Refraction and how light bends

I have heard a particle nature explanation of how light continues to go with the same constant speed $c$ after it has passed through a denser medium. I also have come across how photon is absorbed by the dielectric molecules and then again re-emitted after a fleeting period of $10 ^-15$ seconds and that is how light is able to continue in its constant speed condition.

My questions are,

1. How does light bend at the interface of the two media? Could you please give an explanation without referring to the wave nature of light?(I know the Fermat's principle is just a vague truth)

2. Also, how do light go in the same angle as it was in the rarer medium after it has passed through the denser medium?

You have to realize that once one looks at the particle content of an electromagnetic wave, the theory that can describe the experiments is Quantum Field Theory (QFT), which is not for first year physics students.

In quantum field theory, quantum mechanical interactions between particles are described by interaction terms between the corresponding underlying quantum fields. These interactions are conveniently visualized by Feynman diagrams, that also serve as a formal tool to evaluate various processes.

Light in particular is described by Quantum Electrodynamics (QED) . A light beam is composed by a superposition of an enormous number of photons each with energy h*nu, nu the frequency of the light beam. The classical electromagnetic field emerges from this confluence, not linearly but as described in this blog entry.

The classical wave mathematics is simpler in explaining the behavior of light waves, and as accurate.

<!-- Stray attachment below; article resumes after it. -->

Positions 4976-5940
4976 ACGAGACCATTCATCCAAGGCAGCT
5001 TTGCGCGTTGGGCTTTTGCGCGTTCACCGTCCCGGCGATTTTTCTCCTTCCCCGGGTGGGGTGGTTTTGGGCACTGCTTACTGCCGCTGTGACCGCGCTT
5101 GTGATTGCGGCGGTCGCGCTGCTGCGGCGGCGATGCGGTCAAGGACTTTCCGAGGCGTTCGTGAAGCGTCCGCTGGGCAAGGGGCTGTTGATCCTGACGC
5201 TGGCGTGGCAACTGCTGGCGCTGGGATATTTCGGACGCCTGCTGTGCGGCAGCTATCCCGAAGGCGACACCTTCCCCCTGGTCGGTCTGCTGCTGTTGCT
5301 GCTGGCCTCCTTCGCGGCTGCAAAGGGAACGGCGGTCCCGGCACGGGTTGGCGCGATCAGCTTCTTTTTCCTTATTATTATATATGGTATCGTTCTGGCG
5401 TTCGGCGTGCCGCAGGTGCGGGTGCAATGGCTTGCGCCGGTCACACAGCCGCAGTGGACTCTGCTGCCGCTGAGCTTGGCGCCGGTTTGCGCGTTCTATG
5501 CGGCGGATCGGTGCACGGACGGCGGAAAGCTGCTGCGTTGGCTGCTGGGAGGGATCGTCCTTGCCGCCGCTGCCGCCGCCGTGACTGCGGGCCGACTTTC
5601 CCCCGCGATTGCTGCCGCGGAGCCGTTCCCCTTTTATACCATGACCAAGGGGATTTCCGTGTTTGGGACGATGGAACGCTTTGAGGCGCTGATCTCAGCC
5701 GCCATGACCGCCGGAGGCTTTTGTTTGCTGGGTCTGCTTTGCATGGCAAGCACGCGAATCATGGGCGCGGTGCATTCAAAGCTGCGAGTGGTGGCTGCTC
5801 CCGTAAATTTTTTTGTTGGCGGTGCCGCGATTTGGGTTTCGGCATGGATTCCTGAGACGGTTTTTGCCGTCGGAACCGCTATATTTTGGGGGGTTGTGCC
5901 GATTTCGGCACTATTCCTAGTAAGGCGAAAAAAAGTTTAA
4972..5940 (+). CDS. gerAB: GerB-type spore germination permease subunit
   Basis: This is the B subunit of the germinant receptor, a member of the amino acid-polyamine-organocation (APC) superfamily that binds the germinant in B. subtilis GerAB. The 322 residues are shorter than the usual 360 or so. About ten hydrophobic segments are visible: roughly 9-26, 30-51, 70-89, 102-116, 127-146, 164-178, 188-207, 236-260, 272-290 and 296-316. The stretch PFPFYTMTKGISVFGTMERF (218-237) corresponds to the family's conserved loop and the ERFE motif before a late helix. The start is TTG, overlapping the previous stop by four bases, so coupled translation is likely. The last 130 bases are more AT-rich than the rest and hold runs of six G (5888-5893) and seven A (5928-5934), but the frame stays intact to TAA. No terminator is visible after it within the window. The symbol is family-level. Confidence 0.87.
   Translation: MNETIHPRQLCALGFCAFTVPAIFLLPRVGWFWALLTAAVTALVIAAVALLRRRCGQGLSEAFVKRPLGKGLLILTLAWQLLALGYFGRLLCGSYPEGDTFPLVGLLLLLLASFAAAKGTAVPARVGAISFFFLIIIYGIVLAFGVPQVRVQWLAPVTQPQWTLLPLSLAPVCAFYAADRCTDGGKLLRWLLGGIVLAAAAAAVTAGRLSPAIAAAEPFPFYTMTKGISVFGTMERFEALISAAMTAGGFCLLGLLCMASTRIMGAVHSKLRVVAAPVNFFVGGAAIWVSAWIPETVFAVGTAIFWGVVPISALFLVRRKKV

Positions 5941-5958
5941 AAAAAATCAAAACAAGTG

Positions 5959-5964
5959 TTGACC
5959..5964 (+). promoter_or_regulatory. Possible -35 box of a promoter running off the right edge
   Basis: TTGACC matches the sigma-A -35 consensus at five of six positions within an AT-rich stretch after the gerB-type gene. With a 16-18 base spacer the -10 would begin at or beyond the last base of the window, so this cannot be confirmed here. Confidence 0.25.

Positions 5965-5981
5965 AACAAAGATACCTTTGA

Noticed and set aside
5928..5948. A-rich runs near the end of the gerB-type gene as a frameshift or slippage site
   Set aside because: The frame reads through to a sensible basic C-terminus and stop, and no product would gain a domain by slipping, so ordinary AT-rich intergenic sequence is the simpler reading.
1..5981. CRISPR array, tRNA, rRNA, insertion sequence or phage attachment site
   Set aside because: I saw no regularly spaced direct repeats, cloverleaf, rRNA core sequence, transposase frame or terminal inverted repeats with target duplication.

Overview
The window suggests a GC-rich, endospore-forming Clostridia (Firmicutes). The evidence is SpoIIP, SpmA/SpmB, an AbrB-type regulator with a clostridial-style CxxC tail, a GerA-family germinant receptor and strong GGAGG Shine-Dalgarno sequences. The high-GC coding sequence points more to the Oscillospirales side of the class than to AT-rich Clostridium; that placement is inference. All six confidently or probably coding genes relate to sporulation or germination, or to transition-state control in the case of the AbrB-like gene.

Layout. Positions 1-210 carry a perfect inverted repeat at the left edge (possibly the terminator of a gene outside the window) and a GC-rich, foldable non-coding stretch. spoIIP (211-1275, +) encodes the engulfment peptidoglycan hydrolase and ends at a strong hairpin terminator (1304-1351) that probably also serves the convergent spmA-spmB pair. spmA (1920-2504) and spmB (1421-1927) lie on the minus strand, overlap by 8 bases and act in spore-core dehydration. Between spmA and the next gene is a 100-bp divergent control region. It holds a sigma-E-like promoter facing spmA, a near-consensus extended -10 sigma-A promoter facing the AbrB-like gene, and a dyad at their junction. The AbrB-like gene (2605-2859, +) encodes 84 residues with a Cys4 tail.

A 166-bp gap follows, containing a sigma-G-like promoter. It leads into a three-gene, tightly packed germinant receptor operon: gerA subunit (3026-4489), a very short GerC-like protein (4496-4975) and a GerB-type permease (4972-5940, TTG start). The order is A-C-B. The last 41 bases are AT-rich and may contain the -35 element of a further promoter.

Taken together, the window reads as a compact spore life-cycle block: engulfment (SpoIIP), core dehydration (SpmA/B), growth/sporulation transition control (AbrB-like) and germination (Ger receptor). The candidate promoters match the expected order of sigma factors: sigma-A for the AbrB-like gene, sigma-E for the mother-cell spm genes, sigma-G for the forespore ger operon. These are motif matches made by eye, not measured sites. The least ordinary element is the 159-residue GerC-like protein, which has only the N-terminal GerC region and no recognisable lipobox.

How does light bend at the interface of the two media? Could you please give an explanation without referring to the wave nature of light?(I know the Fermat's principle is just a vague truth)

To go to the mathematics of this at the QED level is not an easy task. It is like asking "how do water waves reflect from the peer at the atomic level" without using wave mechanics, just the atomic structure of water.For a QED description of the behavior of light waves one trusts mathematics, which show how there exists a continuity between the QED formulation of light and the classical electromagnetic wave.

Also, how do light go in the same angle as it was in the rarer medium after it has passed through the denser medium?

It is the index of refraction of each medium that enters , and the two effects cancel. At the photon QED level it means that the probability of the photons to build up the light beam, the emergent beam, follows snell's law. A law in physics is the encapsulation of a lot of data/measurements and has the role of the axioms in mathematics. I.e. the laws of physics pick up the subset of the mathematical solutions that can fit, by construction of the theoretical models, the data. Snell's law applies to the classical behavior of light, but there is mathematical continuity between the single photon representation and the zillions of photons in a beam.

• So, one has to be very familiar with QED so as to understand the bending of light question? – Jyotishraj Thoudam Oct 2 '16 at 4:18
• Doesn't Snell's law follow from the principle of least time? How is it a fundamental explanation for angle conservation by light? – Jyotishraj Thoudam Oct 2 '16 at 4:43
• In physics laws are distilations of observations , they are the "axioms" for building physical models, i.e. they have to be obeyed by the mathematics. The principle of least times is mathematics used to model light. – anna v Oct 2 '16 at 5:22